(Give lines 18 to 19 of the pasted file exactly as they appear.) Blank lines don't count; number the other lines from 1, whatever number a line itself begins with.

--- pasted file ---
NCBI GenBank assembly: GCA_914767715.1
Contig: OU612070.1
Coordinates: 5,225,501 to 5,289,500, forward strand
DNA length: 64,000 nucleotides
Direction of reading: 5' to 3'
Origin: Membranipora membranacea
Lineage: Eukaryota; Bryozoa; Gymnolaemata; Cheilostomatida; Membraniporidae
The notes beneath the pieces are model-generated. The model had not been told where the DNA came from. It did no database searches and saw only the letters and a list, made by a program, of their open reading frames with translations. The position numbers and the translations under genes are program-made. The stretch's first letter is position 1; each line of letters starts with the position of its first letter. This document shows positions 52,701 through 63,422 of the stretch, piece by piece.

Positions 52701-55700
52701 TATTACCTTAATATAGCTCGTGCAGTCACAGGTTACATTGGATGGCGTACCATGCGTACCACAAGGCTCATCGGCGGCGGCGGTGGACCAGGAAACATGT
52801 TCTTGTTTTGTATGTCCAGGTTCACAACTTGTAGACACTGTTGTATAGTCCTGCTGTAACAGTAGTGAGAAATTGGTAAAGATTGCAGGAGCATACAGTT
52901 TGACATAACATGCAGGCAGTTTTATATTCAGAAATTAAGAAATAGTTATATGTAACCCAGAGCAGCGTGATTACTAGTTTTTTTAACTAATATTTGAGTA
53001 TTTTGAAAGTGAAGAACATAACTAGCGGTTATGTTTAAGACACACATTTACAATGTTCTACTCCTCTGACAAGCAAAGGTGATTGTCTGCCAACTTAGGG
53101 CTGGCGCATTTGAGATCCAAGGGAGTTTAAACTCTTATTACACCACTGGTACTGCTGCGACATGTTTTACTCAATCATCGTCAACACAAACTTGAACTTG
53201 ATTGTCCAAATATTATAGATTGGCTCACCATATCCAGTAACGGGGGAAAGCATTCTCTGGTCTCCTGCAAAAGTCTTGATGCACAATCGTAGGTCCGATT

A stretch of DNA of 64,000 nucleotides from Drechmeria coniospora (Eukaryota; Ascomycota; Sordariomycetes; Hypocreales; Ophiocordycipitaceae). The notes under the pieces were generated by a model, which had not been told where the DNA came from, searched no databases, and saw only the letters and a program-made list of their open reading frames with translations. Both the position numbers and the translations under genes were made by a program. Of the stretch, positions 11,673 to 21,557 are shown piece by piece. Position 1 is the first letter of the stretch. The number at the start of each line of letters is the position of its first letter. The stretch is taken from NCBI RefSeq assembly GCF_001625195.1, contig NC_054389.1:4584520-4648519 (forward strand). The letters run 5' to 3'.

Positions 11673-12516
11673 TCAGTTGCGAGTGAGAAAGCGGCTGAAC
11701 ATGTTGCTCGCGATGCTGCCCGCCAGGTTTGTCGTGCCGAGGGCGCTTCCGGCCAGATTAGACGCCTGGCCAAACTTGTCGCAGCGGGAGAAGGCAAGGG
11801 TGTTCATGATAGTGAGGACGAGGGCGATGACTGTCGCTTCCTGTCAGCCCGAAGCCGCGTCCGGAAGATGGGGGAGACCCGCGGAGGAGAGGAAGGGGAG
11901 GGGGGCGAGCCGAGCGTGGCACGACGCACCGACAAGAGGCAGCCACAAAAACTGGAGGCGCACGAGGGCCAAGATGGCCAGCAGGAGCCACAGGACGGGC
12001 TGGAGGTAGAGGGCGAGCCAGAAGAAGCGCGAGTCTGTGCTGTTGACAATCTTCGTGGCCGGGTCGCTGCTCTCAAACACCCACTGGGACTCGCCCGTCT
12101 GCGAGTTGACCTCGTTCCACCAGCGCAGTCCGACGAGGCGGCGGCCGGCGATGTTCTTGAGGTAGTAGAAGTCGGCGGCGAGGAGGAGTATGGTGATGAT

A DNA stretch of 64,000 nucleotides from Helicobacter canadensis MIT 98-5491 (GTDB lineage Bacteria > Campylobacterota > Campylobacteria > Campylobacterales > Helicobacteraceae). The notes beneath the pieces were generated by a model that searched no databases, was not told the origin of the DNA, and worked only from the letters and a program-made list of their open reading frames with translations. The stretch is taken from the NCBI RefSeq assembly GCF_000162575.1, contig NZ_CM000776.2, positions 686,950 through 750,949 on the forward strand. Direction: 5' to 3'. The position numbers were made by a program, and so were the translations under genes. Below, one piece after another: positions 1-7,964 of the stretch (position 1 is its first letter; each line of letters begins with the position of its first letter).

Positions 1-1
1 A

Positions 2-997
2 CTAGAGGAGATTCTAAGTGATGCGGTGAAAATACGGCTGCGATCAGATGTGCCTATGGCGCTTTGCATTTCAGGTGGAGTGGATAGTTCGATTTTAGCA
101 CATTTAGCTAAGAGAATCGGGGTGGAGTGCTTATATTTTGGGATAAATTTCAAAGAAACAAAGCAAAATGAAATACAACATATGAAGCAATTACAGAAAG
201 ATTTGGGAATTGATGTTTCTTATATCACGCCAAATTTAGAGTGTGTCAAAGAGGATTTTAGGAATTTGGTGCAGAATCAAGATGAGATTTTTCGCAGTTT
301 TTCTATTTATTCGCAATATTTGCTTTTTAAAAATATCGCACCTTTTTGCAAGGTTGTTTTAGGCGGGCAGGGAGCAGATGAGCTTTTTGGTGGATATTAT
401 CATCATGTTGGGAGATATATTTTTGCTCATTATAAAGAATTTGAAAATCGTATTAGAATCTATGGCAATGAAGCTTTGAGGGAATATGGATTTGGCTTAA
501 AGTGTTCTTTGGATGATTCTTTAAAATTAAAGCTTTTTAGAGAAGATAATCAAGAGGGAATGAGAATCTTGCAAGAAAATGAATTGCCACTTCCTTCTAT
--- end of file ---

11673 TCAGTTGCGAGTGAGAAAGCGGCTGAAC
11701 ATGTTGCTCGCGATGCTGCCCGCCAGGTTTGTCGTGCCGAGGGCGCTTCCGGCCAGATTAGACGCCTGGCCAAACTTGTCGCAGCGGGAGAAGGCAAGGG